Most of Obama’s campaign promises fell into the unicorn category. They were so vague or unreal that only idiots or Democrats could reasonably be expected to believe them. The one thing that we were promised, though, was that he was a great communicator. His speeches were the second coming of Lincoln’s oratorical skills. People heard and swooned.
It is true that Obama’s 2004 speech was nice. And he certainly had a way with the teleprompter. All of which promised only one thing to voters: The man could communicate.
This meant that people who understood that he was completely inexperienced, who recognized that his past affiliations were (to say the least) unsavory, and who found his politics confusing at best, still knew that they were electing someone who would transform the White House from a mere bully pulpit to a wellspring of lucid, compelling political argument. “Nuculear” and “misunderestimate” would be gone forever, replaced by someone who would set the world of words on fire.
Does anyone therefore find it as ironic as I do that the only failure to which Obama is willing to admit in connection with his (almost) two years in the White House is — communication:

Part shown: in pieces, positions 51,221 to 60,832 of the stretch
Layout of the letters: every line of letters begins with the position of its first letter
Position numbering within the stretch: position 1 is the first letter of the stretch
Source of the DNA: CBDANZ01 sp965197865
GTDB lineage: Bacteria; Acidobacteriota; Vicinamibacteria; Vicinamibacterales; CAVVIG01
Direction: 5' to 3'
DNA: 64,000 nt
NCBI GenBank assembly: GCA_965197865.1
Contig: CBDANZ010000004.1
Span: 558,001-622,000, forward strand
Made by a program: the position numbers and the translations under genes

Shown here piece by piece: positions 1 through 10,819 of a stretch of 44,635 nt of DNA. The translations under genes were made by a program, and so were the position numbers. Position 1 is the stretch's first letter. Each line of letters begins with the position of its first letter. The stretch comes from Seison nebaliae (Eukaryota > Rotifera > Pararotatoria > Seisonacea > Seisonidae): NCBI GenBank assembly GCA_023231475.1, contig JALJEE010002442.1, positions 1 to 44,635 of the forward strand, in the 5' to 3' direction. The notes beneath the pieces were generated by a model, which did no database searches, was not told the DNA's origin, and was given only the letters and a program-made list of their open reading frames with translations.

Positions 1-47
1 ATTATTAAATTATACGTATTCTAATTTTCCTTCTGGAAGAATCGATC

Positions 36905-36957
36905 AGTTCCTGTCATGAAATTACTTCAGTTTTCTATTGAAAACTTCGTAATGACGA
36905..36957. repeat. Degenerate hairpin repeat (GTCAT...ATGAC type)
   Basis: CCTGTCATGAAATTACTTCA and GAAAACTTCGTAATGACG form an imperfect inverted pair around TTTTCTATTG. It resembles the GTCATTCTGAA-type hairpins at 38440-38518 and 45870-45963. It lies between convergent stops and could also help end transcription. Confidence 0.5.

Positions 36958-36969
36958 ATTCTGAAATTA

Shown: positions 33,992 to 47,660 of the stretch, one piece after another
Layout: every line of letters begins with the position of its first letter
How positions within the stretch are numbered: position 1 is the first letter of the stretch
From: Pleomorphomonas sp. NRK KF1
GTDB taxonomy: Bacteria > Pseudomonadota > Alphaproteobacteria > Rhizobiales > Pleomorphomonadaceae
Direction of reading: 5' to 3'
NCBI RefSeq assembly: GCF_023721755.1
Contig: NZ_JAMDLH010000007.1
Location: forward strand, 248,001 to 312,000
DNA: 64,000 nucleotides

After suffering a “shellacking” in the midterm elections, President Obama acknowledges what many have seen as his chief weakness – failing to sell the importance of several legislative milestones to the American people.
“I think that’s a fair argument. I think that, over the course of two years we were so busy and so focused on getting a bunch of stuff done that, we stopped paying attention to the fact that leadership isn’t just legislation. That it’s a matter of persuading people. And giving them confidence and bringing them together. And setting a tone,” Mr. Obama told 60 Minutes’ Steve Kroft in an exclusive interview set to air Sunday.
“Making an argument that people can understand,” Mr. Obama continued, “I think that we haven’t always been successful at that. And I take personal responsibility for that. And it’s something that I’ve got to examine carefully … as I go forward.”
Damn it! That was the only thing the guy could actually do, and it’s his own self-confessed biggest failure.